In autumn 2005 the WHO released an underscored call on planners in influenza and other communicable likely diseases for pandemic preparedness to give attention to ethical issues and applied ethical framework. The emphasis issued such like quarantine concerning to worldwide experience with containment measures when the SARS threat appears [7]. This paper estimates the enforced quarantine during the SARS pandemic and their results due to factors of compliance and attempts to find recommendations for an effective and ethical use of voluntary quarantine in a balanced process.

Background: Quarantine during SARS

China, Hong Kong, Vietnam, Singapore and Canada were hit the hardest caused by the novel corona virus. The median duration time of quarantine during the 2003 pandemic was about 10–12 days, according to the incubation time and time elapsed since exposure. It had been globally imposed to ten thousands of individuals with different sociopolitical and legal regulating systems by home and work containment [6, 7][2]

In Taiwan about 131.000 persons were confined in home quarantine or in “quarantine facilities” [12], Bejing held about 30.000 under similar conditions in quarantine [13]. Utilizable research in studies and experiences of individuals in voluntary quarantine, mainly conducted and published by northamerican especially canadian authors, found inadequate application and inconsistencies concerning ethical questions in view to the collateral damage at the end of the pandemic.

The 2004 Hawryluck et al. and DiGiovanni et al. studies similarly found except from highly economic impact by the threat itself, the considerable psychological impact resulting from quarantine. Psychologically distress in forms of PTSD (post traumatic stress disorders) and depressive symptoms resulting from fear of illness and death, infecting others, stigmatization and discrimination by avoiding the quarantined persons were found [7-10].

Findings of DiGiovanni et al. study on public`s cooperation to quarantine and influencing facts estimated reducing the risk of transmission to another person as the most important reason for complying. The reason due to this considerable principal motivation was found in the civic duty of the protection of the community among health care workers and non health care workers. Moreover, the known fear of penalties by law did not influence the decision to comply to self-quarantine. The most common reasons for noncompliance and demotivating factors were found in the fear of loss of income, the inconsistencies in various application quarantine jurisdictions, inconsistencies in logistical support of quarantined and confused communication3 to the public by government and available media response and communication systems to allow to keep in touch with their families for quarantined individuals [7]. The 2006 published survey by Blendon et al estimated the possible use of quarantine in Hong Kong, Taiwan, Singapore and United States. The findings additionaly show a less lower level of compliance and likely change of behaviour particulary in minorities, if people are not concerned about the health threat and don`t have appropriate and accurate information for quarantine preparation [28].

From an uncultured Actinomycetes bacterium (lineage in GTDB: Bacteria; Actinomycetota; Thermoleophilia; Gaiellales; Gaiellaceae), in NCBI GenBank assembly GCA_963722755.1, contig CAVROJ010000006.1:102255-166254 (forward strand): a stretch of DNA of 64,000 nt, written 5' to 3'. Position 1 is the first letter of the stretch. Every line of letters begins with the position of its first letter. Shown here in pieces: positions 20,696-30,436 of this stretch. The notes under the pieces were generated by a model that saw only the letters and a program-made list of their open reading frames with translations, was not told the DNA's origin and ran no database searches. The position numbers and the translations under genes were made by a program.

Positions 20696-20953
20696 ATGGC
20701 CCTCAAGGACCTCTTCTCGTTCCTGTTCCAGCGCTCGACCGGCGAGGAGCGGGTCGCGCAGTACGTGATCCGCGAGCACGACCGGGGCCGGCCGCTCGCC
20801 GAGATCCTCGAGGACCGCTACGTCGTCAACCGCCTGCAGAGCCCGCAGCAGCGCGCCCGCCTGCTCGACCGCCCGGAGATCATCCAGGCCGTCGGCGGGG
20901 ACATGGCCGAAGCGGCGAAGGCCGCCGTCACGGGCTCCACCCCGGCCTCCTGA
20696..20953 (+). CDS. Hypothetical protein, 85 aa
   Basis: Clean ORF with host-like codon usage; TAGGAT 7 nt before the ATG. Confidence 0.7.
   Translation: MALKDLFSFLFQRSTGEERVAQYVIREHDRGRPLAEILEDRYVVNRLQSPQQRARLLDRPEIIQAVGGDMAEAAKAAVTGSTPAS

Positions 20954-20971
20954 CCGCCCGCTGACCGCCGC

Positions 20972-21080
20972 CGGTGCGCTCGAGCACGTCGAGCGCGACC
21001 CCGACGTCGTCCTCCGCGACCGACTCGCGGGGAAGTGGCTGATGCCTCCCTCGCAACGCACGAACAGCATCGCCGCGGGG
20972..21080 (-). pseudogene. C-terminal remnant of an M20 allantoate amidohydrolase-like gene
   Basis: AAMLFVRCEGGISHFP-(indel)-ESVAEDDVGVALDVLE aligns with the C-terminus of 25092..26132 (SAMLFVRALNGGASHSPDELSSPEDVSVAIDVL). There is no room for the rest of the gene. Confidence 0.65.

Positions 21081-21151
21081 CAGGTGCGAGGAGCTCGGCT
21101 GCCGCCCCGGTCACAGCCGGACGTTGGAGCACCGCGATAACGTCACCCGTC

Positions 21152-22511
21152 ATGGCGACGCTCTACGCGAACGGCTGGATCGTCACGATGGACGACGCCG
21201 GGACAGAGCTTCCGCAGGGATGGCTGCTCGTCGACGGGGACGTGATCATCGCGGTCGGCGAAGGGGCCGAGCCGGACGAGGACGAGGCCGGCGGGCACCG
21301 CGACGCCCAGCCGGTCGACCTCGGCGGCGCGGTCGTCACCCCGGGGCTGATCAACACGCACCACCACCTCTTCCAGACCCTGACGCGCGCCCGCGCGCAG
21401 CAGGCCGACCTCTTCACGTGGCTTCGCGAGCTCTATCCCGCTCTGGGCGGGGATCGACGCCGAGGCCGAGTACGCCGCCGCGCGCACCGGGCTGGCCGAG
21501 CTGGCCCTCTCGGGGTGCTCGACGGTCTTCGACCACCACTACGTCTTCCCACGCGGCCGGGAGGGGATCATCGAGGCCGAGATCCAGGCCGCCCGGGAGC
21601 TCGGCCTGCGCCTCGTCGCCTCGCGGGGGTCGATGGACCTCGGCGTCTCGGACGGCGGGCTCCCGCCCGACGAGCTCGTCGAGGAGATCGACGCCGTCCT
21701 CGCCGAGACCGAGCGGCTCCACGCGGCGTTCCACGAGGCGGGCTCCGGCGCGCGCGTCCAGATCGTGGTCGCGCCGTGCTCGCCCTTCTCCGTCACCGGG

The conclusion of the publications is the simple fact, that quarantine restricts not only individual liberty by limiting freedom of movement and privacy, but also imposes psychological burden, disrupts and isolates individuals from common life and influences compliance to further quarantine by experienced inconsistencies of various supporting issues.

[...]


[1] Quarantine refers to the separation and movement restriction of exposed individuals who are not (yet) ill. Isolation refers to the separation and movement restriction of infected individuals who have a specific infectious transmissible disease.

[2] The chinese nomenclature did not fit with the established definitions between quarantine and isolation, it was all called "isolation" [8].

Excerpt out of 12 pages

Details

Title
Keep the Balance right - Ethical issues and the view to quarantine during the SARS outbreak
College
Hamburg University of Applied Sciences  ( Life Sciences)
Grade
"-"
Author
Year
2007
Pages
12
Catalog Number
V114593
ISBN (eBook)
9783640149353
ISBN (Book)
9783640149810
File size
475 KB
Language
English
Notes
Publikation einer wiss. Forschungsarbeit
Tags
SARS, plague, Ethics, Quarantine, Ethical principles
Quote paper
Dipl. Gesundheitswirtin Kirsten Hermes (Author), 2007, Keep the Balance right - Ethical issues and the view to quarantine during the SARS outbreak, Munich, GRIN Verlag, https://www.grin.com/document/114593

Comments

  • guest on 3/6/2014

    -figures out the marginal but collateral effects in a quarantine scenario. I m impressed about this research paper, caused in aftermath experiences by the first pandemic wave with SARS in early 2000`s and an also interesting look into turn-of-the-century understandings of epidemiology and public health and the ethical focus. The research on this book is well-done and the reading engrossing. Best recommandation-- by Liz Pears Washington (DC)